That way you'll end up with your content in the file system that is most efficient on your Mac. If you format them on the PC, you'll have to use FAT32 (unless you have some 3rd party software).
posted by RichardP at 10:12 PM on August 28, 2007


Could I just network the two machines and copy the data from both drives to the Mac, then partition and format them on the Mac?
posted by smithmac_99 at 10:16 PM on August 28, 2007


"If you format them on the PC, you'll have to use FAT32..."

Likewise, if you think you might ever want to use those disks in Windows instead of OS X, you'll want to format them as FAT32, and not as "Mac OS Extended (Journaled)".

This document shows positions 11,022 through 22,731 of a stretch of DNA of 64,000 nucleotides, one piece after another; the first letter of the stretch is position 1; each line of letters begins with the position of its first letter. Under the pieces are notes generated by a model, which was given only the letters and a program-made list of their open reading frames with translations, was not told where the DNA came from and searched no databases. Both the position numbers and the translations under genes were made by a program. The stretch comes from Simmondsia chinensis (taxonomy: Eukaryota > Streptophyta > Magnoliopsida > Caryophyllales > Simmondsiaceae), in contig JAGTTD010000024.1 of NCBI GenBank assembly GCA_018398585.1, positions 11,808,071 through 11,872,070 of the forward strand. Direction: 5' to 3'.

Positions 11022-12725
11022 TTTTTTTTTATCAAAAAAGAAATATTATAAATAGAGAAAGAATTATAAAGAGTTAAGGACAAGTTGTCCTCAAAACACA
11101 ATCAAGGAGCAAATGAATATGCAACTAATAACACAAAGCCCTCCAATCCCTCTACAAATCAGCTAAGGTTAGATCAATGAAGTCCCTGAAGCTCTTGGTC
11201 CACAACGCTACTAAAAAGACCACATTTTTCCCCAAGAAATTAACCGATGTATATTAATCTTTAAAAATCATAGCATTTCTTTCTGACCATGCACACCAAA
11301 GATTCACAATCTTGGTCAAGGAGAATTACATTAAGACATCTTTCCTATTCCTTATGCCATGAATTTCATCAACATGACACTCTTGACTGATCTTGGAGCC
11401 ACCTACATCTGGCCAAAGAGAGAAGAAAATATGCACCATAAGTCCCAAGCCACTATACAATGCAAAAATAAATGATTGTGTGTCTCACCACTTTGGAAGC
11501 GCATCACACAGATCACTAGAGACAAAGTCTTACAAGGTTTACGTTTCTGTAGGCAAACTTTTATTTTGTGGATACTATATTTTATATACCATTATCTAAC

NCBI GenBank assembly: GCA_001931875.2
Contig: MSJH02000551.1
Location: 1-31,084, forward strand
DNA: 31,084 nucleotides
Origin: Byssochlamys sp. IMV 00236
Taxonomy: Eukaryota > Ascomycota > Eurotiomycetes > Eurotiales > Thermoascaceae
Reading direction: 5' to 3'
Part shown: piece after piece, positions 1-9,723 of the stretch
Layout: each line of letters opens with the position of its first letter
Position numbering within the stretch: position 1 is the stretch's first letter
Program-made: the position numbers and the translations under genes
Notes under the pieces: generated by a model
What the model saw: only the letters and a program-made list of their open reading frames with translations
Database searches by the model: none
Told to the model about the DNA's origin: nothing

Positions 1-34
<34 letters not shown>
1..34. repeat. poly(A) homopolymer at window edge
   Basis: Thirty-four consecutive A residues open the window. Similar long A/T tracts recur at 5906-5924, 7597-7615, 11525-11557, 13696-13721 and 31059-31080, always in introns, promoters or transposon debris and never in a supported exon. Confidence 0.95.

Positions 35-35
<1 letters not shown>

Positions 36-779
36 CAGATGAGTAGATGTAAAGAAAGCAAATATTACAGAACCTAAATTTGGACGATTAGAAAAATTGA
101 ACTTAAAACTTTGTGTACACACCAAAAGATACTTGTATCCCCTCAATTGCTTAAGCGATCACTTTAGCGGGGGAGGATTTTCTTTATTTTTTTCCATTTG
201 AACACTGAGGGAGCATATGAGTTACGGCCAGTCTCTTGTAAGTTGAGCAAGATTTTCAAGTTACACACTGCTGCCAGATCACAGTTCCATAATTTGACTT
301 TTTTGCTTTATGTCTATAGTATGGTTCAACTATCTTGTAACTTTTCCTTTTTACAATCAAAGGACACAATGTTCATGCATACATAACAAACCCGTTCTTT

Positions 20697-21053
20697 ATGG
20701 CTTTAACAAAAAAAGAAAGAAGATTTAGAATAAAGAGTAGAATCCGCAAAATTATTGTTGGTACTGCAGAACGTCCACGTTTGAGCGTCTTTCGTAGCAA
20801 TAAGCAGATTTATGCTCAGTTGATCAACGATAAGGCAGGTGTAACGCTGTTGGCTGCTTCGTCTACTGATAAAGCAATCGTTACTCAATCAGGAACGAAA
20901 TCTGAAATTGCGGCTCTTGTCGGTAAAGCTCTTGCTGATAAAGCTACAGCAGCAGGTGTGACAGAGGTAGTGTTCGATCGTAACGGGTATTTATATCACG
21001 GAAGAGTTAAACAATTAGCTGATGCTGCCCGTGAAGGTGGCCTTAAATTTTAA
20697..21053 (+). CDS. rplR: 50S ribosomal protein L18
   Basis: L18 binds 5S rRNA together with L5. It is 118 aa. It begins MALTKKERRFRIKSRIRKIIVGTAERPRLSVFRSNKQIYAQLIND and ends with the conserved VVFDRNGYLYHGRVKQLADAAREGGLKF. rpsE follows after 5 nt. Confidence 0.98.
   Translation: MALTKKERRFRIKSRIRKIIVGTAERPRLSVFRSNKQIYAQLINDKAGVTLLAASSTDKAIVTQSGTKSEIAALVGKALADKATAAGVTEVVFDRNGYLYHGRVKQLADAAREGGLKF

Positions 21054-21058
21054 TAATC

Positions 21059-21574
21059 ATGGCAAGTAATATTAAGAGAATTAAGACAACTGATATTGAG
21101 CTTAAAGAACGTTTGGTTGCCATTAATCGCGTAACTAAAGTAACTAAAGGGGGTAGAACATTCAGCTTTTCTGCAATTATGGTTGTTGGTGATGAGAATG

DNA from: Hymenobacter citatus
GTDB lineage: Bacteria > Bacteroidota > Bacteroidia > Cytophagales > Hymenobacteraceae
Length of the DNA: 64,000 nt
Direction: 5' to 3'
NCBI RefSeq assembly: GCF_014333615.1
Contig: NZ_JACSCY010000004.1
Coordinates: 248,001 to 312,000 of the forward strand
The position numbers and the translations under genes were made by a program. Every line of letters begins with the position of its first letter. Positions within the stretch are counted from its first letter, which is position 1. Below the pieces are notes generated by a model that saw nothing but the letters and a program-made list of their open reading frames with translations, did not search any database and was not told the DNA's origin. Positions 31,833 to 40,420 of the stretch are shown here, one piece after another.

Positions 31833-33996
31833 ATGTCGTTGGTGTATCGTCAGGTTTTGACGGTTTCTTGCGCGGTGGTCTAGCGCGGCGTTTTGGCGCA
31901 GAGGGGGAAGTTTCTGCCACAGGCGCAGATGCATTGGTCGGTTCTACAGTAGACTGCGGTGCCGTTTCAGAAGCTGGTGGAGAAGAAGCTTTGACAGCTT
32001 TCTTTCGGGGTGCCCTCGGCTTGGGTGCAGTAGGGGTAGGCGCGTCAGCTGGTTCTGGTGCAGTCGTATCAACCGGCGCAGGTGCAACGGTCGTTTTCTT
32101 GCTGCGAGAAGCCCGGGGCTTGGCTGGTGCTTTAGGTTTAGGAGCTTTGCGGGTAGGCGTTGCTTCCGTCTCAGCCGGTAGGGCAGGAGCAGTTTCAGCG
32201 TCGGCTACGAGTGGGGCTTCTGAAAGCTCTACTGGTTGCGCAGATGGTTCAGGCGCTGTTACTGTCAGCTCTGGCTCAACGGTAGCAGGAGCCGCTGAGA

posted by CrayDrygu at 10:17 PM on August 28, 2007


Network copy is an option as well, but:

1) It's more complicated. Macs and PCs will talk to each other, but it's not always perfect, and good luck troubleshooting if it doesn't work right the first time.

2) It might be slower than just plugging the drives directly into the Mac. In fact, there's a good chance it will be, from the extra overhead introduced by the network sharing.

So yeah, you can do it, but it won't be better/easier, and might be worse. I say just plug the drives right into the Mac.
posted by CrayDrygu at 10:21 PM on August 28, 2007


I agree that if you ever want to use the drives on a PC, you should format as FAT32... Since there external and you can't predict the future, I'd say go for FAT32... It might be slightly slower on MacOS, but not really so much that you'd notice...

Also, if you format FAT32, it makes the tranfer process easier.. Just copy drive A to drive B, format drive A as FAT32, copy it all from B back to A and format A as FAT32 (all on the PC, no Mac needed)
posted by ranglin at 4:21 AM on August 29, 2007